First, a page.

If someone knocked on my door and handed me a plane ticket, I’d take it in a heartbeat even with the destination unknown at the offering. In the last year I have traveled to New Hampshire, but that wasn’t a trip. It was a visit. The bug is getting itchier. I am in my saving mode so I can get somewhere. Ghana in a year is a possibility. I’d like to go back one more time though maybe I’ll wait for two years and treat myself to a 70th birthday trip. I’d add on a stop or two probably going rather than coming. I’ve always wanted to go to Timbuktu. It was the most exotic name I’d ever heard when I was a kid. I didn’t even know it was in Africa. I’d add on a safari but that’s drifting into dreamland. I’d have to live an austere life to save enough money which would be difficult as I like creature comforts, good food and a night out now and then. I guess I’ll have to give my destinations a bit more thought and work on keeping that travel bug under control. I do have a back scratcher.

I like today. It is less humid and the sun isn’t overwhelmingly hot. A few clouds cover parts of the sky. They are white grey, nice day clouds not rain clouds. A small breeze appears and disappears.

One of the plagues of Egypt returned. I had left a trash bag beside the car in the morning a day or so ago anticipating going to the dump. When I didn’t go, I put the trash in the trunk so nocturnal creatures wouldn’t open the bag and strew the trash about. The next morning I opened the trunk to add trash and a swarm of flies flew out of the trunk right by me. I’m not talking a few flies. I’m really meaning a swarm. Yesterday when I got in the car, more were buzzing around. I opened all the windows then went back into the house hoping the flies would be gone when I returned. When I got back to the car, there were a few lingerers. I kept the windows opened and some flew out but a couple needed my help. Now for the gross part of the story: I found dead flies on the back seat of the car, lots of dead flies. I hate flies.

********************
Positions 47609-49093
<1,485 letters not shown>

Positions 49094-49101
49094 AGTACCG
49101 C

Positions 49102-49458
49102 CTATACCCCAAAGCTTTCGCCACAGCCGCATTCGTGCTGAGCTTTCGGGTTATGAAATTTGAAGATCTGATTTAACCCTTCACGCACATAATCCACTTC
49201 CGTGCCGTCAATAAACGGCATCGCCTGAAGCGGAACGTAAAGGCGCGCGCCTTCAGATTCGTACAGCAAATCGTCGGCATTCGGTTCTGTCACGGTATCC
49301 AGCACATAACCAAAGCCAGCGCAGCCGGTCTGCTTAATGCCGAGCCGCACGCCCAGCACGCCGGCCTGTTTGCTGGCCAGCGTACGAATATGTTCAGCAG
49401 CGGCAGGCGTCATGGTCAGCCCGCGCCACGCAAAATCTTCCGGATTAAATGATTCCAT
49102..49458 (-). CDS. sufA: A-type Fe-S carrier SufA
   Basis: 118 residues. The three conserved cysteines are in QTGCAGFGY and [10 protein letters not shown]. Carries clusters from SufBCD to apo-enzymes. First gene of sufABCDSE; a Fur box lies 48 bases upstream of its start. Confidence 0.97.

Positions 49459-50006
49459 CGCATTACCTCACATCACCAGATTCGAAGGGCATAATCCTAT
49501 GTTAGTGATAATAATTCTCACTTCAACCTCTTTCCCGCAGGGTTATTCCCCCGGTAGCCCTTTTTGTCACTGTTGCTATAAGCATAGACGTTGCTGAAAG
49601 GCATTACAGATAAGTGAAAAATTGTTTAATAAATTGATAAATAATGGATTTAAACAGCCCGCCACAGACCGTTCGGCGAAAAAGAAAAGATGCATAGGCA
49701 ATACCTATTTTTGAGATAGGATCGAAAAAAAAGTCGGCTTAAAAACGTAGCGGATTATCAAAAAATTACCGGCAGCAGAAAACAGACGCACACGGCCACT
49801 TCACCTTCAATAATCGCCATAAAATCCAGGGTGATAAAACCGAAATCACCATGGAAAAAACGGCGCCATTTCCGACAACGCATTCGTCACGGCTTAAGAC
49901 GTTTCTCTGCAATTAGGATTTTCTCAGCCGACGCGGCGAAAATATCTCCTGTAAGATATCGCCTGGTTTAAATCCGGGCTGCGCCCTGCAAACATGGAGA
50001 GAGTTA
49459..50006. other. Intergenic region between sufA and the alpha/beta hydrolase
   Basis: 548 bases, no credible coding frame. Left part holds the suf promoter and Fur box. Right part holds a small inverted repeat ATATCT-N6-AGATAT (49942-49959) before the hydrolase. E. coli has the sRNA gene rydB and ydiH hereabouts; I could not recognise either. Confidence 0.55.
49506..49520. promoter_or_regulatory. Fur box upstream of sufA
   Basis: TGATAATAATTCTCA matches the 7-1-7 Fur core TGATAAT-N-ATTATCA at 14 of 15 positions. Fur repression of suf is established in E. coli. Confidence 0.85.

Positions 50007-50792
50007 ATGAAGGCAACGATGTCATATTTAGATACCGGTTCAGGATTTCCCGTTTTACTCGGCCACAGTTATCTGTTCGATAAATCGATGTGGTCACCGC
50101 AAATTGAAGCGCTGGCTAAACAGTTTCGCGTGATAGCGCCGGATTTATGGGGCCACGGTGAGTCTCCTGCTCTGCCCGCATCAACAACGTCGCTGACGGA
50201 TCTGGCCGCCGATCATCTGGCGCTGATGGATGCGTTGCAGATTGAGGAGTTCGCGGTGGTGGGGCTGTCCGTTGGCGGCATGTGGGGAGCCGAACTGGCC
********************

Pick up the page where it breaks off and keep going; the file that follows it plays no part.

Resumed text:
Saturday night was entertainment night at my school in Ghana, and I remember one particular Saturday night. It was movie night and a USAID rep had left a cartoon for my students to view. It was about keeping bugs away from food and people. One sketch showed a fly stopping at an outhouse pile and then flying away with a bit of the pile on its legs. The fly’s next stop was food on the table, and it flew away with clean legs. The message was to cover your food to protect you from diseases. My students didn’t get the message. They were too enthralled with the first cartoon they’d ever seen. They thought the movie was a wonder and they clapped. They liked the flying, buzzing fly best of all.

“A mother is always the beginning. She is how things begin.”

May 10, 2015

Today is Mother’s Day. It is the day I honor my mother and my memories of her. Every year I post basically this same entry with only a few little changes.

My mother was amazing. She was generous, fun to be with and was the perfect martyr when she needed to be, a skill I think most mothers have. It was her tone of voice so filled with pain that caused our guilt to well to the surface. “I’ll do it myself,” she’d say. We’d scurry to do whatever she wanted.